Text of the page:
Achilles, from Homer’s The Iliad, is a tragic hero. Achilles’s quick rage coincides with a key characteristic of a tragic hero. Agamemnon, the king of Mycenae takes Briseis, Achilles’s prize, or woman. This act is an insult to him, as it is betraying Agamemnon as a more powerful figure, which makes Achilles seem like less of a man. Achilles is enraged by this act of self-righteousness; Homer writes, “Should he draw sharp sword at his hip, thrust though the ranks and kill Agamemnon now? - or check his rage and beat his own fury down?” (371) Achilles’s rage, or hamartia, is very apparent within his thoughts. Just being told that his prize was taken brought out a monstrous rage in him, a rage that contemplated killing Agamemnon because it made Achilles seem helpless. His arrogant temper, his tragic flaw, per Aristotle’s Poetics, can classify him as a tragic hero. Another factor of a tragic heroism that is present in Achilles is his noble stature. His mother, the sea goddess Thetis, has gone to Olympia on the behalf of Achilles to persuade Zeus, the king of the gods, to help the Trojans defeat the Achaeans. Achilles’s demigod standing is revealed when Homer writes, ...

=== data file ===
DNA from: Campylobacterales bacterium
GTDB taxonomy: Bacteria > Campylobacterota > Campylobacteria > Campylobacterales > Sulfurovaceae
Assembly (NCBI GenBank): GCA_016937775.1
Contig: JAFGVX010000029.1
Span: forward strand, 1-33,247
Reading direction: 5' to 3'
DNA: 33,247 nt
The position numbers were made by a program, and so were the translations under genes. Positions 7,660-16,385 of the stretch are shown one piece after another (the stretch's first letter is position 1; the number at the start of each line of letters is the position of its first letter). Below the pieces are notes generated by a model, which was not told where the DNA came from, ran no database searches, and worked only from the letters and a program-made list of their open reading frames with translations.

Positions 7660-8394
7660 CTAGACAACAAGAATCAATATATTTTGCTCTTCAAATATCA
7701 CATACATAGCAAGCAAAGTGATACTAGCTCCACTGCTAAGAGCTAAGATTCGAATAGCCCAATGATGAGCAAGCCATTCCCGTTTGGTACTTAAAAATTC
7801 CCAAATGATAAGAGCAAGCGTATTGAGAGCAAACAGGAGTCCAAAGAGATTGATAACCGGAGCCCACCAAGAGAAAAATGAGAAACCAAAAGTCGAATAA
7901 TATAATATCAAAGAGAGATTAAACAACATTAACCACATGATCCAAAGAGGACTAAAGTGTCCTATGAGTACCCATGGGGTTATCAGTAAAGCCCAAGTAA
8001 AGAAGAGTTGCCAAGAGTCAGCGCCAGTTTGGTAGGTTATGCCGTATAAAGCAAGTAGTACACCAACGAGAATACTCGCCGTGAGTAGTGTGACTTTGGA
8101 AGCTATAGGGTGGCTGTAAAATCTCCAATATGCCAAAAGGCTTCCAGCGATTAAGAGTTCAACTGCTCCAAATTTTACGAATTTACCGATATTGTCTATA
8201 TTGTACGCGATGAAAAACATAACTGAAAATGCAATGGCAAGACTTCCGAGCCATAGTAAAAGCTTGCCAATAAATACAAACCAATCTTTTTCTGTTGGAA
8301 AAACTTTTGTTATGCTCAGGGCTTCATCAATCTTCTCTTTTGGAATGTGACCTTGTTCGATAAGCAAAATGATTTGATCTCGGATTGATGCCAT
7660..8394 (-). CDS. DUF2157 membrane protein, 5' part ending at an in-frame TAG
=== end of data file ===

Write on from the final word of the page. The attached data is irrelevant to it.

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...status. Sophocles’s titular character Oedipus is also a tragic hero because of his hamartia that causes his undeserved downfall. These two Grecian literary legends can be defined as Aristotelian heroes. Though Aristotle’s ideas of tragic heroism have been disputed and expanded, his notion of tragic heroism has left its mark some of the world’s most renowned literature.
Aristotle. Poetics. Tans. S.H. Butcher. The Internet Classics Archive. Web Atomic and Massachusetts
Institute of Technology, 13 Sept. 2007. 4 Nov. 2008
Calvin Coolidge. 2001-2013 brainyquote.com. November 7, 2012
Homer. The Iliad. Prentice Hall Literature: World Masterpieces. Boston: Pearson Prentice Hall, 2007. Print.
Sophocles. Oedipus the King. Prentice Hall Literature: World Masterpieces. Boston: Pearson Prentice Hall,
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